FEMA to the Beach Rescue... Again
It’s somewhat ironic that a hurricane named “Sandy” is washing away beaches up and down the East Coast this week. Let’s hope that the storm isn’t a killer, and that everyone gets out of harm’s way.
It will take some time to determine just how much damage Sandy causes. But we already know that many re-nourished beaches have lost a lot of sand, and it is inevitable that beach communities will ask the federal government to pay to rebuild their lost beaches.
Hurricane Sandy severely eroded the beach in Nags Head as it passed by the N.C. coast. Photos submitted by Kermit Skinner.
Last year when Hurricane Irene hit North Carolina, the Federal Emergency Management Agency, or FEMA, approved more than $12 million for five coastal communities to repair their beaches. A lot of this work still hasn’t happened, so there is likely to be requests by these same communities for even more money after Sandy.
All these funds come out of a program that is designed by Congress to help local and state governments repair damage to “public infrastructure” that they own. It is often used to rebuild schools, water and sewer systems, courthouses and parks.
However, FEMA has also adopted rules based upon the federal Stafford Act that define beaches that are re-nourished as “public infrastructure.” This allows it to pay to repair beaches that are damaged by a federally declared natural disaster. Thus, after each major hurricane or northeaster, communities submit requests for FEMA dollars to rebuild their beaches. They have figured out it’s a good way to make the federal government pay for their beaches without having to get authorizations and appropriations through the administration and Congress.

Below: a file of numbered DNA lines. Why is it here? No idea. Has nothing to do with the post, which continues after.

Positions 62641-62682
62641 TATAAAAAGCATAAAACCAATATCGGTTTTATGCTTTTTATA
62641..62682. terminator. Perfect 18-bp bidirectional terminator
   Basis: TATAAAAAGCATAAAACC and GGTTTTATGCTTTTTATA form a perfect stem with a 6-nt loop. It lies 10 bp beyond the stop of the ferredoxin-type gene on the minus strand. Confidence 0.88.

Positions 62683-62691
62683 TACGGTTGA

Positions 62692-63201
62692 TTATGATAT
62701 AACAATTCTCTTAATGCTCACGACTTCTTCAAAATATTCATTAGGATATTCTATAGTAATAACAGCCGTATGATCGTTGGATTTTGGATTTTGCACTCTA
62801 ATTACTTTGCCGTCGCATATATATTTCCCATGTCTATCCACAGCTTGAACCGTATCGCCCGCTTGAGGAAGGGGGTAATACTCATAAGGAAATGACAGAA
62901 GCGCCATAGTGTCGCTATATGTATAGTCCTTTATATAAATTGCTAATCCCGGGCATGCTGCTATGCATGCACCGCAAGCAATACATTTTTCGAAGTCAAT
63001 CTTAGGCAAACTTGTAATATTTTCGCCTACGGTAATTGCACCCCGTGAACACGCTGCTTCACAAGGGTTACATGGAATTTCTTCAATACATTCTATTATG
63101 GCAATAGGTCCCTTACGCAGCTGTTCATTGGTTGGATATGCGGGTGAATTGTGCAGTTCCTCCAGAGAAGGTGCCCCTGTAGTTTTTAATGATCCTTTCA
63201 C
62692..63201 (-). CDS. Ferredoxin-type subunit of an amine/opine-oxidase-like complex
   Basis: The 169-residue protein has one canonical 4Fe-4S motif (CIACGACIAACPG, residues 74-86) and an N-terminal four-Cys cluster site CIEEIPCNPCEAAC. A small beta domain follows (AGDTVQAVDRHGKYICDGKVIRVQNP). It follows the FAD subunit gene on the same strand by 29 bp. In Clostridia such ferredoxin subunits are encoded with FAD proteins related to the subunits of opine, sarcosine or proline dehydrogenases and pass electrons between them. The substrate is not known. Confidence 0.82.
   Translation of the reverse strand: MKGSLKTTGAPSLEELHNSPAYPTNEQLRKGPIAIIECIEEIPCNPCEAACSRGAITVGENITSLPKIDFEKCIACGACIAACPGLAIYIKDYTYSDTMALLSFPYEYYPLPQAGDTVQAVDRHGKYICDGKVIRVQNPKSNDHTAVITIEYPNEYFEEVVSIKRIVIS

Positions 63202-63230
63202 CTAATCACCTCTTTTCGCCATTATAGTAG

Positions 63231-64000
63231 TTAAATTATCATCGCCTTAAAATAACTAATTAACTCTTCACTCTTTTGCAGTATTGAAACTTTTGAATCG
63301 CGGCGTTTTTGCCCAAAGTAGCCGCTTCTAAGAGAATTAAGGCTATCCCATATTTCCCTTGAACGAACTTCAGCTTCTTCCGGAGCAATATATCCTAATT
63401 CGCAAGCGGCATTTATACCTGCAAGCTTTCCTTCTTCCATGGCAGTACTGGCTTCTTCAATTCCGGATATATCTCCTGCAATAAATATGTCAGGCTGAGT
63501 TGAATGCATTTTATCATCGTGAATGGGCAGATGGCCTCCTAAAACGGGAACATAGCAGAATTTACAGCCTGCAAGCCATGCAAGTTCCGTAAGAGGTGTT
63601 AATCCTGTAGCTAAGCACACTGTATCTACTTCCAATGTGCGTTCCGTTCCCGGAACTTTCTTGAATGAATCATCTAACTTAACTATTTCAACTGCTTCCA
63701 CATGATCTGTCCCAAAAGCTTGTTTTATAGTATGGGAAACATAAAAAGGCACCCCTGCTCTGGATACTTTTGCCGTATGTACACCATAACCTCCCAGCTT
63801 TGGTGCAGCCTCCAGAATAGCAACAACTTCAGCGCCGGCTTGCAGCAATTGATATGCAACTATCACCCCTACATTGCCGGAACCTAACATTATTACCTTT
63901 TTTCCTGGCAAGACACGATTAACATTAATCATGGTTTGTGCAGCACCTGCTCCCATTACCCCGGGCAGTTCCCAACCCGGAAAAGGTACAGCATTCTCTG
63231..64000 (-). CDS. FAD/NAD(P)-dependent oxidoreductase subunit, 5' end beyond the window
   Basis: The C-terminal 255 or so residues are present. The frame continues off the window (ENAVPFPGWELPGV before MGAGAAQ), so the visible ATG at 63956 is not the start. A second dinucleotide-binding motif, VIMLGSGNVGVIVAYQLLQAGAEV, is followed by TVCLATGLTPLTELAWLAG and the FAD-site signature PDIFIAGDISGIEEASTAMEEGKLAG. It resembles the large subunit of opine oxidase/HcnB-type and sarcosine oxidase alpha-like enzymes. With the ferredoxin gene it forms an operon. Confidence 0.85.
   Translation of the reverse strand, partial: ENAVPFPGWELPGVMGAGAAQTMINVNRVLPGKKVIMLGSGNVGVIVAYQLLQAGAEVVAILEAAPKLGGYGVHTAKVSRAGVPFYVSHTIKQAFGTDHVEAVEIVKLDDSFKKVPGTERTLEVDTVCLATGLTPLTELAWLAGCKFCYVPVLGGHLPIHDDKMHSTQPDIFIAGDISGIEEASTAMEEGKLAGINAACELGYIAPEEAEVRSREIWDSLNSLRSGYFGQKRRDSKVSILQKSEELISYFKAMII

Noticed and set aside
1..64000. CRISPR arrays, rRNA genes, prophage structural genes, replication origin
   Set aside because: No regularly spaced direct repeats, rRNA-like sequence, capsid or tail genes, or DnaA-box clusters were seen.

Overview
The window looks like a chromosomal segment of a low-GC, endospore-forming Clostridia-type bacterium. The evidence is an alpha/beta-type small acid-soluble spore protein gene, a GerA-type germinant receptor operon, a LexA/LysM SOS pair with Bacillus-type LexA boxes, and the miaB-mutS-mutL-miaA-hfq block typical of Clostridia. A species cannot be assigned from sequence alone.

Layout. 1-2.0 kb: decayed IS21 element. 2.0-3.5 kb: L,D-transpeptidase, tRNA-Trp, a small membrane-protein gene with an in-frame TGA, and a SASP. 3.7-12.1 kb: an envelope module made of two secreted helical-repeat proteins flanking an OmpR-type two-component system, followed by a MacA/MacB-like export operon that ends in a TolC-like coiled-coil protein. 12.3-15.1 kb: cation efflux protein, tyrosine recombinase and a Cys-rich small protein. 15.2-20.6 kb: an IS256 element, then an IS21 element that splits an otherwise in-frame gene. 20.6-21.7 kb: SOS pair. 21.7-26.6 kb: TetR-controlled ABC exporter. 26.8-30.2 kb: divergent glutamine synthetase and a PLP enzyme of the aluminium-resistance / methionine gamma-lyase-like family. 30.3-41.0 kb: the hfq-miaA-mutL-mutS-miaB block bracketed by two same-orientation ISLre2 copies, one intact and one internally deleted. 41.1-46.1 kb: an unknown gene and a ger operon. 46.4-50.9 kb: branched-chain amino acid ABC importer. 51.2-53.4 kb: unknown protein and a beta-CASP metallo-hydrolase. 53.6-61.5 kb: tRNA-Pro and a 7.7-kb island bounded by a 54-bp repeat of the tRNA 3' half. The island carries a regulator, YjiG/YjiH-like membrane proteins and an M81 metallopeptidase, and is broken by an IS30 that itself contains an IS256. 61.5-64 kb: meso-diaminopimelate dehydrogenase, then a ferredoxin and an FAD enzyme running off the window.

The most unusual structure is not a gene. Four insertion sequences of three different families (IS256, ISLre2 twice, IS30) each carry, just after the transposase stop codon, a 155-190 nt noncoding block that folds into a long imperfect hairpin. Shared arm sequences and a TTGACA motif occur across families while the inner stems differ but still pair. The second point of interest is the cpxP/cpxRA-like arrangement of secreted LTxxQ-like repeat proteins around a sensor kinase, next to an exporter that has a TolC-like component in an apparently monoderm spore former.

It isn’t at all clear, however, if Congress ever intended for taxpayers to pay disaster aid to rebuild oceanfront beaches washed away by storms. The local governments that are getting these disaster funds have previously re-nourished their beaches with local or state funding. The upper beach is still private property, and the lower beach is owned by the state. This means FEMA pays local governments to repair beaches owned by private landowners and the states.
Congress designed the Stafford Act so that it would not have to pay repeatedly to repair the same “public infrastructure” after each storm. It requires flood insurance for infrastructure located in a “special flood hazard area.”
Last year this insurance requirement was very costly for two fiscally struggling counties in North Carolina. Schools in Pamlico and Tyrrell counties were flooded by Hurricane Irene, and FEMA refused disaster aid to help these counties repair their schools because they weren’t insured. The counties had dropped coverage because it was too expensive for their budgets. Aid was eventually forthcoming in the form of federal loans, and now these counties have purchased flood insurance for their schools.
Beaches are obviously in areas subject to flooding, but re-nourished beaches aren’t eligible for flood insurance coverage. This means that FEMA has committed taxpayers to repeated claims for disaster aid after each storm, and this commitment is inconsistent with the Stafford Act’s requirements.
Congress and the past few presidents have resisted intense lobbying efforts by beach communities to increase the federal funds for beach re-nourishment. However, FEMA is routinely providing this funding by allowing disaster aid to pay to rebuild beaches.
Whether the federal taxpayer should pay for beaches is a debate that should be waged openly in the halls of Congress. Lacking such a clear legal mandate from lawmakers, it is inappropriate for FEMA to stretch its legal authority to provide this financial aid.